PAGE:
The disparity between projected and actual expenses in recent years is significant. It has led to an increase in net operating income for landlords for the 6th consecutive year, at the expense of working poor and middle income New Yorkers. There is the suggestion that changes in owners’ operating costs should be matched by increased rents to tenants. However this provides a guarantee of profits and not a preservation of building conditions and management levels. Rents in stabilized buildings remain constant during periods of market decline rather than tracking up and down with the broader rental market. Yet tenants’ rents do not decline when costs decline. This allows net operating income and profits for owners to increase while affordability of housing for tenants decreases. High rent increases by the RGB have, and will, only increase landlord profits and further chip away at New York City’s affordable housing stock, which lost at least 14,175 rent stabilized units in 2011 alone.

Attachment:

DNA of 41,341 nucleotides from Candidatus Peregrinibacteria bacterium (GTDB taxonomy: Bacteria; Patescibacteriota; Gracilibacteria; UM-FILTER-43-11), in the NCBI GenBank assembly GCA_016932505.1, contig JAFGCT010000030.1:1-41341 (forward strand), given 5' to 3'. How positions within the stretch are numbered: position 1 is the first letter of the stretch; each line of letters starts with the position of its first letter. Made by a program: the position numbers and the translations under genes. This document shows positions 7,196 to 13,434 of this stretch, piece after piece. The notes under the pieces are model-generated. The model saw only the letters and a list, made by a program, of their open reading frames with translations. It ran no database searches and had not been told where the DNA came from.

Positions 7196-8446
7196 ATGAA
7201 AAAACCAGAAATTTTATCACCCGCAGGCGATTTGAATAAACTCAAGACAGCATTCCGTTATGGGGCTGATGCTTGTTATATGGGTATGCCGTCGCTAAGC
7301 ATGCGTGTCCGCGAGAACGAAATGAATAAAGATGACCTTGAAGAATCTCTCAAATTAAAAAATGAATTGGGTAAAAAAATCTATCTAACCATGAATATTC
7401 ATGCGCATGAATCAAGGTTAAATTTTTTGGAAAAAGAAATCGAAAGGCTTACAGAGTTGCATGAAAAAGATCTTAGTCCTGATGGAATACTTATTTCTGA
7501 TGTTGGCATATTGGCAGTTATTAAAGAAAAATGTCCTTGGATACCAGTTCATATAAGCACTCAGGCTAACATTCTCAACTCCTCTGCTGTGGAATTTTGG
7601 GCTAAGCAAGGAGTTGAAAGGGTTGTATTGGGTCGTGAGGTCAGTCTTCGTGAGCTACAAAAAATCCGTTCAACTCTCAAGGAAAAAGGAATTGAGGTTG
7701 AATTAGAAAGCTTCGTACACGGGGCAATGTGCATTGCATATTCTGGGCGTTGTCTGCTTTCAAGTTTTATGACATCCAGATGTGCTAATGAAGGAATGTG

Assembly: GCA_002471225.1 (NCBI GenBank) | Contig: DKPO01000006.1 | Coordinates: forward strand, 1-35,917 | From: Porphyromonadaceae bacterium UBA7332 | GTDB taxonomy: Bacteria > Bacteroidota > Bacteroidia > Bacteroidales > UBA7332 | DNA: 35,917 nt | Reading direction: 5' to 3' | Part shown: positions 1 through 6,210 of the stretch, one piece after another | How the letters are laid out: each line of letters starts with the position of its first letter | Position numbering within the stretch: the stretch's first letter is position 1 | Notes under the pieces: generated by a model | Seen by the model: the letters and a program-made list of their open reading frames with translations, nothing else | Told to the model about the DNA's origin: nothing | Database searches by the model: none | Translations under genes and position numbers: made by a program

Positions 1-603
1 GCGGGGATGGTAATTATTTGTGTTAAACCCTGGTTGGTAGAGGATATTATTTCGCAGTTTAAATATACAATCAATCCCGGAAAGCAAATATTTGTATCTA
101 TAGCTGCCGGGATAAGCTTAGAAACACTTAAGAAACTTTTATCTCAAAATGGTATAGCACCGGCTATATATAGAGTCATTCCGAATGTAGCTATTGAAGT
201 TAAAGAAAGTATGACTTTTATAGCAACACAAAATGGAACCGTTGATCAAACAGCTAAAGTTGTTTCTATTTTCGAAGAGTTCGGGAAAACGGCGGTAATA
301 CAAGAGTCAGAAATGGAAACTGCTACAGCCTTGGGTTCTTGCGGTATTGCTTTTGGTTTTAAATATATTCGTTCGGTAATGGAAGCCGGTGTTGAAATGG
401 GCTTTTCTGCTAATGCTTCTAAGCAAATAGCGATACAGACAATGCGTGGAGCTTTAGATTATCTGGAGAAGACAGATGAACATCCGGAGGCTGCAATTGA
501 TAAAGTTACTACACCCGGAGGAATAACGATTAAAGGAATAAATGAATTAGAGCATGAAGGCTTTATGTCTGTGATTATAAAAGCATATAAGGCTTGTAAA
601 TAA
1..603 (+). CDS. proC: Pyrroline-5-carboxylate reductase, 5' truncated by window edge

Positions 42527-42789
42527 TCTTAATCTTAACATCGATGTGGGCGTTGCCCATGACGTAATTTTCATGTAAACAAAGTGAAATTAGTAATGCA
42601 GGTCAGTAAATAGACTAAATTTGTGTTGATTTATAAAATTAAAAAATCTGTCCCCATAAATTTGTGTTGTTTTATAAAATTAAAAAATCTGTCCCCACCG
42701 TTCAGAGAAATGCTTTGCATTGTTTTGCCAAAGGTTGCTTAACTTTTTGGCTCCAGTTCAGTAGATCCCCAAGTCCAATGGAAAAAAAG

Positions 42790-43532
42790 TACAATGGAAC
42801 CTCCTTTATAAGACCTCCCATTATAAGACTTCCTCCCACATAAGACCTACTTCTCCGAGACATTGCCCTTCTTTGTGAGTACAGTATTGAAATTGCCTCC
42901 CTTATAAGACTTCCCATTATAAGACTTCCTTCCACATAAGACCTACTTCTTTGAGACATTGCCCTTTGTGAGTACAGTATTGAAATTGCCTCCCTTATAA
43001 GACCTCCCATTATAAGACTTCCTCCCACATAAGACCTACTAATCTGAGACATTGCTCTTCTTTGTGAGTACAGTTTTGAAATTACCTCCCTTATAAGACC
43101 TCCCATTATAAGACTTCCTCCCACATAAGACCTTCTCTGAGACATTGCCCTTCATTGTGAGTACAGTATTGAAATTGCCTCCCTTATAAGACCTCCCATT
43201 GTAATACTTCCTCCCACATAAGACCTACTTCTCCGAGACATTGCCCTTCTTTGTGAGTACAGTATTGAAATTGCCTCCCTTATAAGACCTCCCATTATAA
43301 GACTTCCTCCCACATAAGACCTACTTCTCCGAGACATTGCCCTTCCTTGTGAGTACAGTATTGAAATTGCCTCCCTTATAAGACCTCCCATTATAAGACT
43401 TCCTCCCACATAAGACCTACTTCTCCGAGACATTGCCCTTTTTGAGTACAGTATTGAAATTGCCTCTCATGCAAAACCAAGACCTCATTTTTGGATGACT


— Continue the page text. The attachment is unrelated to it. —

The affordable housing crisis in New York City has reached its most severe level in decades as housing in New York City has grown increasingly unaffordable to many residents and families. The 2011 Housing Vacancy Survey found that over half of all New York City renters were rent-burdened, paying more than 30% of their household income in rent, while almost a third of New York’s renters were severely rent-burdened, paying more than 50% of their household income in rent. Furthermore, the
City’s Center for Economic Opportunity’s Poverty Measure Report shows that in 2011, an estimated 46% of New Yorkers were poor or near-poor, making less than 150% of the city’s poverty threshold.

The affordability challenge is slightly greater for those living in rent stabilized units. According to the 2011 Housing Vacancy Survey, 55.3% of rent stabilized tenants paid more than 30% of their household income in rent, and 33% of tenants paid more than 50% of their housing income in rent. We are increasingly troubled by the share of New Yorkers paying such a high proportion of their income on housing as this puts families at risk of cutting cost for other much need expenses such as paying debts, food, healthcare, childcare and other households expenses.

It is imperative that we protect the city’s stock of affordable housing. As the housing vacancy rate continues to lower, and tenants’ rental obligations continue to increase resulting in unfortunately high rent-to-income ratios, this year is critical time to minimize rent increase for tenants.

For these many reasons, ANHD is joining the call for a short-term rent freeze.

[1] Longitudinal RPIE data for 2003-04 is unavailable and therefore 2003-2004 was excluded from this analysis.